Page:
Mr. DOLLIVER. Mr. Chairman.
The CHAIRMAN. Mr. Dolliver.

Mr. DOLLIVER. I first want to disabuse your mind of any notion that this bill is in any sense an attack upon the Federal Trade Commission or, indeed, upon any commission or individual or group of individuals.

I hope that you understand, and I am sure that you do, that the purpose of this committee is to find a solution to a dilemma with which we are constantly confronted in dealing with specialized subjects such as come under the purview of the Federal Trade Commission.

Now, I am interested in one aspect of your testimony which I would like for you to develop, if you will.

You speak of the inevitability of the development of administrative processes. What do you mean by that?

Mr. OPPENHEIM. Well, sir, before I answer your question, I may say that I was not under the impression that this bill was an attack upon the Commission in the shape of an attack upon any Commis

In two decades of teaching law in the city of Washington, I have had numerous opportunities to observe at first hand the work of the Federal Trade Commission. I am as convinced today as I was in 1940, when I wrote the foreword mentioned above, that over the entire period of its existence there is a black-ink balance in the record of the Commission's activities.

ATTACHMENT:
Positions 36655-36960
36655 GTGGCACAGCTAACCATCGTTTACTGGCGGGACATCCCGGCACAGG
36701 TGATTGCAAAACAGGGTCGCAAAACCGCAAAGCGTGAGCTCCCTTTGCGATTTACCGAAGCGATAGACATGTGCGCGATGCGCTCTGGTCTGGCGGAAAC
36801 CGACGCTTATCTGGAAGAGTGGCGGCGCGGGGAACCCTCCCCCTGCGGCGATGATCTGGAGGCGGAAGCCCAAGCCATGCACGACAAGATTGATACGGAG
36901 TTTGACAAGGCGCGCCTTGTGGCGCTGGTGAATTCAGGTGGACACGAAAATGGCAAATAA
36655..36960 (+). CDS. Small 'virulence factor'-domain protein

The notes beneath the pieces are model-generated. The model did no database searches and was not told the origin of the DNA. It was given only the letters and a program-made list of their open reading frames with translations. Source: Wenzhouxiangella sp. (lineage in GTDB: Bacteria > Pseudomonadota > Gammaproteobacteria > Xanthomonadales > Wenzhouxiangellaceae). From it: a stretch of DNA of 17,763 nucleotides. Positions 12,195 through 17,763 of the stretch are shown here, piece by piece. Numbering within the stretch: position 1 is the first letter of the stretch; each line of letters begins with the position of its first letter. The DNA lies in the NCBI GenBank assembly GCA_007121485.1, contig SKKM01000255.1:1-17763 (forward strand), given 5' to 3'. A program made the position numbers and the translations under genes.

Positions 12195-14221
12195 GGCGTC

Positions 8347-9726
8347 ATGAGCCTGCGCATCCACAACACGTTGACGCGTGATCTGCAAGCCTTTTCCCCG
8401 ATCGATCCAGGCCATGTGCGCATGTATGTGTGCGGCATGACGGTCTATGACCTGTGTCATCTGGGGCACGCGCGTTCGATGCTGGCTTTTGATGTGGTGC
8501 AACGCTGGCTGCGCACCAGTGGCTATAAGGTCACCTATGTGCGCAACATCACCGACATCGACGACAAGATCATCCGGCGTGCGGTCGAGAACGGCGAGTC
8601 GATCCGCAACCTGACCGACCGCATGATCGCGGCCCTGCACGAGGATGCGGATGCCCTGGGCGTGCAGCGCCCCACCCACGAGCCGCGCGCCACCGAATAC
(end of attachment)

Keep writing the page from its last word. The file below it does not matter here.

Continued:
To be sure, there are minus items as well as plus items in that record. As recently as January 1948, I participated in a symposium on the RobinsonPatman Act. In an article entitled “Should the Robinson-Patman Act Be Amended?”' published in the Commerce Clearing House, Robinson-Patman Act Symposium (1948 edition), I pointed out certain defects in the standards of the present Robinson-Patman Act and in the Commission's administration of that act. No doubt similar shortcomings may be found in the Commission's administration of section 5 of the Federal Trade Commission Act which H. R. 3871 seeks to amend.

Despite such criticisms there is no tenable basis, on a balancing of all factors, for the drastic provisions in H. R. 3871 which would withdraw the quasi-judicial functions from the Commission's authority. The right road in keeping with the sheer functional necessity for conserving the administrative process is to make constructive suggestions for the improvement of that process and for adequate safeguards of the rights of respondents. In that task the legislative and judicial branches of the Federal Gove nment share responsibility with the Federal administrative tribunals.

One more observation needs emphasis. The O'Hara bill reflects distrust of the impartiality of the Federal Trade Commission. Such distrust is sometimes more the product of emotion rather than calm reflection.